Zika fears delay pregnancy in Brazil, study says

Story highlights

  • More than half of Brazilian women polled said they avoided pregnancy due to Zika
  • Authors argue women need additional contraceptive options via the public health service

(CNN)A poll of Brazilian women found that more than half had avoided or tried to avoid getting pregnant due to fears of having a baby born with Zika-related birth defects, according to research published in the Journal of Family Planning and Reproductive Health Care.

Using face-to-face interviews from June, Brazilian researchers asked a nationally representative sample of 2,002 urban, literate Brazilian women ages 18 to 39 about their reproductive plans during the Zika epidemic that has ravaged the nation. The authors say those women correspond to 83% of the total female population in Brazil.
"The results provide an important first glimpse into how the Zika epidemic has shaped pregnancy intentions among women in Brazil," the authors wrote.
Zika is responsible for a number of serious birth defects, especially during the first trimester of pregnancy, that together is called congenital Zika syndrome. Those defects include the small head and brain of microcephaly as well as other hearing, vision and developmental delays.
To date, Brazil has confirmed 1,845 cases of congenital Zika syndrome, with the vast majority occurring in the northeastern portion of the country.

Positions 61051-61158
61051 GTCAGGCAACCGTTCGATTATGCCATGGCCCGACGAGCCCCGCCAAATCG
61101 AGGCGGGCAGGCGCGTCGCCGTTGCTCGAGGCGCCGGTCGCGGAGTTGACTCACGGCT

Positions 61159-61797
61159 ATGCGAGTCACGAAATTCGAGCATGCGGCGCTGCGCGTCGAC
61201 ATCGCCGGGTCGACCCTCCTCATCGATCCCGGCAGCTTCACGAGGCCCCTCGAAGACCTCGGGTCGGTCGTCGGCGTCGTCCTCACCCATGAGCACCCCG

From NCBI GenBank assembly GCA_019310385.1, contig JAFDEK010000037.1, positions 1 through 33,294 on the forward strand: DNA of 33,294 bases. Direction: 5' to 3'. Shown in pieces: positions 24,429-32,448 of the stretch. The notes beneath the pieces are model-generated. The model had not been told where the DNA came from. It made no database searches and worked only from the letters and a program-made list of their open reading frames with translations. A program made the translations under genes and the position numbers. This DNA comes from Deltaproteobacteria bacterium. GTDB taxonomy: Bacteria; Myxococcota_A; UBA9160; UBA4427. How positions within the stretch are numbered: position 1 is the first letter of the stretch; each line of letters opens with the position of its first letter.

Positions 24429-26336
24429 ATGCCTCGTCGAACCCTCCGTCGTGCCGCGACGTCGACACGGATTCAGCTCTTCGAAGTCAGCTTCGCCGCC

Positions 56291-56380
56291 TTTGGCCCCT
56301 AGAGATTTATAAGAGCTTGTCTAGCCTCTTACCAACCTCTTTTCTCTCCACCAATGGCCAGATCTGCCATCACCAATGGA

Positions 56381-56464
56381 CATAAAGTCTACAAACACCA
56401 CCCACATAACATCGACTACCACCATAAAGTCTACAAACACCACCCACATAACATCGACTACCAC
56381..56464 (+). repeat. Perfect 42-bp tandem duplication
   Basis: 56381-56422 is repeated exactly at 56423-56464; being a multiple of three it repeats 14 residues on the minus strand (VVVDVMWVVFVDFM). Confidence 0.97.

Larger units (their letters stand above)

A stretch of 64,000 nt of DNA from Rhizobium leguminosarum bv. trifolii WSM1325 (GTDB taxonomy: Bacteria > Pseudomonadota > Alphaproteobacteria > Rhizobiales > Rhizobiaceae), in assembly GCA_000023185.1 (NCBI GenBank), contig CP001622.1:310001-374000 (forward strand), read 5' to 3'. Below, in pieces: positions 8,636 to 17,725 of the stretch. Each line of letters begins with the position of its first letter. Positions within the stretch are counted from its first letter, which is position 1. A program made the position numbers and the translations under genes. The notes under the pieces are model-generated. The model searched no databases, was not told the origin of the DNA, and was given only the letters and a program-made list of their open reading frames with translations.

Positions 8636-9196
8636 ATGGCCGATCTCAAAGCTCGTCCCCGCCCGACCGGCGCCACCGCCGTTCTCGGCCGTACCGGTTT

Not surprisingly, a higher number of women (66%) who live in northeastern Brazil reported avoiding pregnancy, compared with those in the south (46%), where Zika has not been as prevalent.
Join the conversation

See the latest news and share your comments with CNN Health on Facebook and Twitter.

While Brazil is heavily Catholic, religion did not seem to affect the responses. Of those polled, 58% of Catholic women and 55% of evangelical women reported having avoided pregnancy because of the Zika epidemic.
Only 27% of those surveyed said they had not tried to avoid pregnancy, while 16% said they had no plans to get pregnant regardless of Zika.
The authors concluded that the Brazilian government should "place reproductive health concerns at the center of its response, including reviewing its continued criminalization of abortion."
They also urged policy health services to provide Brazilian women with a larger range of contraception options, including long-acting reversible devices such as IUDs, which are scarce, and hormonal implants, which they say are not available to women at all.